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Unlike recent years, when the Mariners spent a good part of spring training auditioning young players and trying to find the right mix, the 2017 spring provided very few answers. This year's veteran-laden team will answer most of its biggest question marks as the season wears on.
Will Felix Hernandez get back to being a Cy Young contender? Will Nelson Cruz and Robinson Cano continue to produce as age takes its toll? Is Yovani Gallardo ready to bounce back from the worst season of his career? Is Jarrod Dyson the answer in the leadoff spot?
They are all legitimate questions, and only time will tell whether Seattle's most important conundrums will lead to success on the field.
What Seattle did learn from spring training was that two of its youngest cornerstones first baseman Daniel Vogelbach and outfielder Mitch Haniger are on different timelines. Haniger was one of the hitting stars of the spring, while Vogelbach struggled enough that he was sent to Triple-A.
"(Vogelbach) put in a lot of work," general manager Jerry Dipoto said, "but as we get closer to Opening Day, it became apparent we weren't seeing a product that is finished enough to feel great about starting the season."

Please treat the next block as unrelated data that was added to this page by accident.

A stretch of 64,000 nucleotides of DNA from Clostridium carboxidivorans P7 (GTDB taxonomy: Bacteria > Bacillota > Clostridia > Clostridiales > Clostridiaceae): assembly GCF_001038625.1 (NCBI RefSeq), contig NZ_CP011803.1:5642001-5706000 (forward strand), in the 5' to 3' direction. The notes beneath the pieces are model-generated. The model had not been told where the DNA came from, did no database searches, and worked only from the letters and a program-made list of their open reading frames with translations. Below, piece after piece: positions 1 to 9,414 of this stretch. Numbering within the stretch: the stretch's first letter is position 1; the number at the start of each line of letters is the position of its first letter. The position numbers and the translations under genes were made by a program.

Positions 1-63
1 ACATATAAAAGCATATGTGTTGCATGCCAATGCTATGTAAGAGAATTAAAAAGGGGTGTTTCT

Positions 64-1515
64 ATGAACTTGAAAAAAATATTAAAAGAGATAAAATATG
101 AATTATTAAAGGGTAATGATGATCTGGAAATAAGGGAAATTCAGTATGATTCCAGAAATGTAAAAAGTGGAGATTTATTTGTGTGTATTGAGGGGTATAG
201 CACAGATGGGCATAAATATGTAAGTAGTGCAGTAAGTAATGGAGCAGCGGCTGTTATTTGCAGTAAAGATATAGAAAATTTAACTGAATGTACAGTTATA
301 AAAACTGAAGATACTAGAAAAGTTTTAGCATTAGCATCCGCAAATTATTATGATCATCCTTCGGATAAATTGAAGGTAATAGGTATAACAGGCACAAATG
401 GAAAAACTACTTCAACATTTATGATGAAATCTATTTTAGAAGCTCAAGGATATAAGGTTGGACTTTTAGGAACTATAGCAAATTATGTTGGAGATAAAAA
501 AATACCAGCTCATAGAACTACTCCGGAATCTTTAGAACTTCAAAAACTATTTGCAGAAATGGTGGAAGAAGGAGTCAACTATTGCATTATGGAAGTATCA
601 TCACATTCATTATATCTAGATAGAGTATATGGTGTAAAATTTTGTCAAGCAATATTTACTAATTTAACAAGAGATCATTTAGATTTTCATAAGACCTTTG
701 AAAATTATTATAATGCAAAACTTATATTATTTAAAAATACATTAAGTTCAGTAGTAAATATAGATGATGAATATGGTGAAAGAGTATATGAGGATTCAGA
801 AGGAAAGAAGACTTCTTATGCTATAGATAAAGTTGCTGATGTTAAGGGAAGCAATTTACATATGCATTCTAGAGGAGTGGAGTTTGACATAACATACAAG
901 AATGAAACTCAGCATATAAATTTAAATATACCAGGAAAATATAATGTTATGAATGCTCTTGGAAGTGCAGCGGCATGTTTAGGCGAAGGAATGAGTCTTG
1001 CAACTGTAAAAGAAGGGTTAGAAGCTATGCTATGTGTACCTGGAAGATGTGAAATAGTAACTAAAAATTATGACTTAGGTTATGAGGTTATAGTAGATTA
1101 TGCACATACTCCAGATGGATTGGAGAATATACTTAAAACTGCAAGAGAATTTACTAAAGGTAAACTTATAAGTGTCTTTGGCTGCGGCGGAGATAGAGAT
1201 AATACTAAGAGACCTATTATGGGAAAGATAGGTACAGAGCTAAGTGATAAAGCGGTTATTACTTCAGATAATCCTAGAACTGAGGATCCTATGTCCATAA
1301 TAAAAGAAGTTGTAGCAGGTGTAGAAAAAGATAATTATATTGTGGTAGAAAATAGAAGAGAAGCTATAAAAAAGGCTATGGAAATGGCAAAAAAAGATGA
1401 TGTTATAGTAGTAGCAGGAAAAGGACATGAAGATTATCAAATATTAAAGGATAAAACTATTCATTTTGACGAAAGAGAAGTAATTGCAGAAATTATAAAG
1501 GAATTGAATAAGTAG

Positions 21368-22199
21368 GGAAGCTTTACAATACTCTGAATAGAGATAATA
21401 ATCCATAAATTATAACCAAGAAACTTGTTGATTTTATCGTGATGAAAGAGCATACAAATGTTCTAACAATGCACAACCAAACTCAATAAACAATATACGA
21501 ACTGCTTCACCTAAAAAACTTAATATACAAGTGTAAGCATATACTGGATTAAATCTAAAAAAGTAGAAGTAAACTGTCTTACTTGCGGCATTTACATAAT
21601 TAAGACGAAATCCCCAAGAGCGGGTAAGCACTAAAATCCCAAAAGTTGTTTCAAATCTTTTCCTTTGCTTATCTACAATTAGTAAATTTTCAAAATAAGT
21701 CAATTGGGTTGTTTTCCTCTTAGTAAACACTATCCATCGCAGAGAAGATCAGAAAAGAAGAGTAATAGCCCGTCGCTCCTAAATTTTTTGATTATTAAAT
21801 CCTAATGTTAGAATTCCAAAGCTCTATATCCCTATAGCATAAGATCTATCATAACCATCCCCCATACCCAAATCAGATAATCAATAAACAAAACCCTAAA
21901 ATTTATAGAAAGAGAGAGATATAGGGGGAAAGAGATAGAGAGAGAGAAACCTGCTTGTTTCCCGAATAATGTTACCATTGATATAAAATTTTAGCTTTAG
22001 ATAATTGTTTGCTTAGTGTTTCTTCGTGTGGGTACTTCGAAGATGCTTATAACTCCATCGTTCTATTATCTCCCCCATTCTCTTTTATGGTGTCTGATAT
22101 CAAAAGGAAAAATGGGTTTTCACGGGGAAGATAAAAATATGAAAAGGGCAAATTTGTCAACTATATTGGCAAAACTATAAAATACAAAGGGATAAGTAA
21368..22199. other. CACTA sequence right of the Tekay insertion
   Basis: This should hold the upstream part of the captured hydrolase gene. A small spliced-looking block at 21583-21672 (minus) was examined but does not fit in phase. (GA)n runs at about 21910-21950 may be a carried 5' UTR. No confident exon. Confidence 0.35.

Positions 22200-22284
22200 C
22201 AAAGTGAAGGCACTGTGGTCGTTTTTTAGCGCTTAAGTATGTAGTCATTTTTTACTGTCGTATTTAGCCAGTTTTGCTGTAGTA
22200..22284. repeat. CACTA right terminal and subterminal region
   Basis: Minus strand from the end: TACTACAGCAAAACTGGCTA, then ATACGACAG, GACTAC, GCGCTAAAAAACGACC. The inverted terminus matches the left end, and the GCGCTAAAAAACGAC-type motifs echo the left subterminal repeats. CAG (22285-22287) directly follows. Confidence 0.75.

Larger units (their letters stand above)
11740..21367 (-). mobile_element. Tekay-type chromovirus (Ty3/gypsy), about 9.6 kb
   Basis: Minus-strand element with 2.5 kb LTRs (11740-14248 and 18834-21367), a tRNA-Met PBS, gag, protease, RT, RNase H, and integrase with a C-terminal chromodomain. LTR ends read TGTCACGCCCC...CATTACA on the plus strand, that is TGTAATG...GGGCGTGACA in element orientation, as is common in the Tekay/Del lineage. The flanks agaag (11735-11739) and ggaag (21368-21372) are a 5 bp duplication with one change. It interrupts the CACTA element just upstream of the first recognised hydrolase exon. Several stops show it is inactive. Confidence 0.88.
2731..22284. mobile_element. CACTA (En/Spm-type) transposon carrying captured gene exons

It was a markedly question-free spring, which says a lot about where this franchise is. Dipoto worked the phones all winter to make a series of under-the-radar trades that helped shore up the bullpen, add some veteran presence to the rotation and give the lineup a jolt of speed. The Mariners are expecting to play a different brand of baseball, thanks to the additions of Haniger and leadoff hitter Jarrod Dyson, but the offense is still going to revolve around Cano, Cruz and third baseman Kyle Seager.
Cano and Cruz spent a good part of the spring playing at the World Baseball Classic, and the goal for them this spring was a clean bill of health. Seattle got that, so now the question is whether Cano (34) and Cruz (36) are still in their prime and capable of playing at an elite level for the entire season.
"Obviously, they're a huge part of our team our offensive club, our leadership and all that stuff," manager Scott Servais said this spring.
Hernandez has done what he can to answer all the questions that swirled after a frustrating 2016 season, but his solid spring won't matter if he can't get off to a good start when the real games begin. Hernandez is part of a leaky rotation that could easily fall apart if brittle starters such as Hisashi Iwakuma and James Paxton don't hold up.
Year 2 of the Servais era brings fewer question marks, and the biggest ones involve the players with the best track records. On paper, there is plenty to like about this year's Mariners.